# Insertion Sort in Python

Published on 29 January 2019 (Updated: 29 January 2019)

In this article, we’ll be tackling Insertion Sort in Python.

## How to Implement the Solution

At this point, let’s dig into the code a bit. The following sections break down the Insertion Sort in Python functionality.

### Solution

```
#!/usr/bin/env python
import sys
from itertools import takewhile
def insertion_sort(xs):
new_xs = []
for x in xs:
new_xs = insert(x, new_xs)
return new_xs
def insert(x, xs):
left = list(takewhile(lambda i: i < x, xs))
right = xs[len(left):] if xs else xs
return left + [x] + right
def input_list(list_str):
return [int(x.strip(" "), 10) for x in list_str.split(',')]
def exit_with_error():
print('Usage: please provide a list of at least two integers to sort in the format “1, 2, 3, 4, 5”')
sys.exit(1)
def main(args):
try:
xs = input_list(args[0])
if len(xs) <= 1:
exit_with_error()
print(insertion_sort(xs))
except (IndexError,ValueError):
raise
exit_with_error()
if __name__ == "__main__":
main(sys.argv[1:])
```

### The Main Function

Breaking down this solution bottom up,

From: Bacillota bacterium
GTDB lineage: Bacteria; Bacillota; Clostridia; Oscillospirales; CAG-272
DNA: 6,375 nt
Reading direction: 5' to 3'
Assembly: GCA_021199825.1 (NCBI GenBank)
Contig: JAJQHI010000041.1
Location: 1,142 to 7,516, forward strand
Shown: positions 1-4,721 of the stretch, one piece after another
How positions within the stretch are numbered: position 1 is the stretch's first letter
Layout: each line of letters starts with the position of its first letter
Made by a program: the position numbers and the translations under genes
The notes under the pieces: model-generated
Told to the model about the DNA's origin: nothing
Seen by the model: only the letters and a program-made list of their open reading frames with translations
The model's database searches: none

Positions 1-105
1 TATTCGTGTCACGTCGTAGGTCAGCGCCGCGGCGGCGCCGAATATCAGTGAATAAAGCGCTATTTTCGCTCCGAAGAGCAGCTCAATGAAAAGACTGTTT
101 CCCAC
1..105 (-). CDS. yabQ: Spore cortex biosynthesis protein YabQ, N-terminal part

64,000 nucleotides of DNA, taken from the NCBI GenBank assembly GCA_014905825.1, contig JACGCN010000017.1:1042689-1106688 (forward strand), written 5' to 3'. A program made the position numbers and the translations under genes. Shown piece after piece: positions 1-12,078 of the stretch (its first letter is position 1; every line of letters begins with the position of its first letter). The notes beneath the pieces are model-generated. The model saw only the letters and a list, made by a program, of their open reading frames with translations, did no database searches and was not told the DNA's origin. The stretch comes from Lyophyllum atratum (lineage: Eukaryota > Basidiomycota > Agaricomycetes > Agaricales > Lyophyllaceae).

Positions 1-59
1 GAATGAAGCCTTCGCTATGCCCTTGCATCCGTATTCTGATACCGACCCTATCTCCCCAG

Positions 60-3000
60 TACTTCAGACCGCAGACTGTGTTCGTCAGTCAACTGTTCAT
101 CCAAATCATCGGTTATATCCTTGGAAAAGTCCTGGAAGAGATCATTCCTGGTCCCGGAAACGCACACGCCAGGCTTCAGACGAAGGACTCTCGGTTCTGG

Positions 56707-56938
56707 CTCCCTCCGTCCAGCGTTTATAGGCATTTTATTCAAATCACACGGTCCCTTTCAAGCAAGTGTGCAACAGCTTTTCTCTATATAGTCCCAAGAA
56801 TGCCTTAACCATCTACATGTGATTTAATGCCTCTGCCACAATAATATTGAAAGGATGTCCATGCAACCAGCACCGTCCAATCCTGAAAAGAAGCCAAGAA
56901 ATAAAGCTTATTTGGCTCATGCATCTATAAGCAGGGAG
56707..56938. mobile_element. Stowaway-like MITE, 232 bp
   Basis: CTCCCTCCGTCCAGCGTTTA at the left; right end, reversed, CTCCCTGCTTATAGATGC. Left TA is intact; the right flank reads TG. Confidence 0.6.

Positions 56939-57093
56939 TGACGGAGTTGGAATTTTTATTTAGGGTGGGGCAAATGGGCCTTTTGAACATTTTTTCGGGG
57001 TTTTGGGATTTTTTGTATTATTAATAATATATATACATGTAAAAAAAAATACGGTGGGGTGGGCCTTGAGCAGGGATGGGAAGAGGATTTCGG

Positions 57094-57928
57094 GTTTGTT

```
if __name__ == "__main__":
main(sys.argv[1:])
```

This bit of code checks to see if this is the main module run. If it is, it then calls the main
function and passes user input to it. In this case the user input would be a string of numbers
like so `"2, 1, 10, 5, 3"`

(to sort).

```
def main(args):
try:
xs = input_list(args[0])
if len(xs) <= 1:
exit_with_error()
print(insertion_sort(xs))
except (IndexError,ValueError):
exit_with_error()
```

This is the main function of this file. It parses the input, then calls our insertion sort function (and prints the results). It also deals with any errors raised.

### Transform Input Parameters

```
def input_list(list_str):
return [int(x.strip(" "), 10) for x in list_str.split(',')]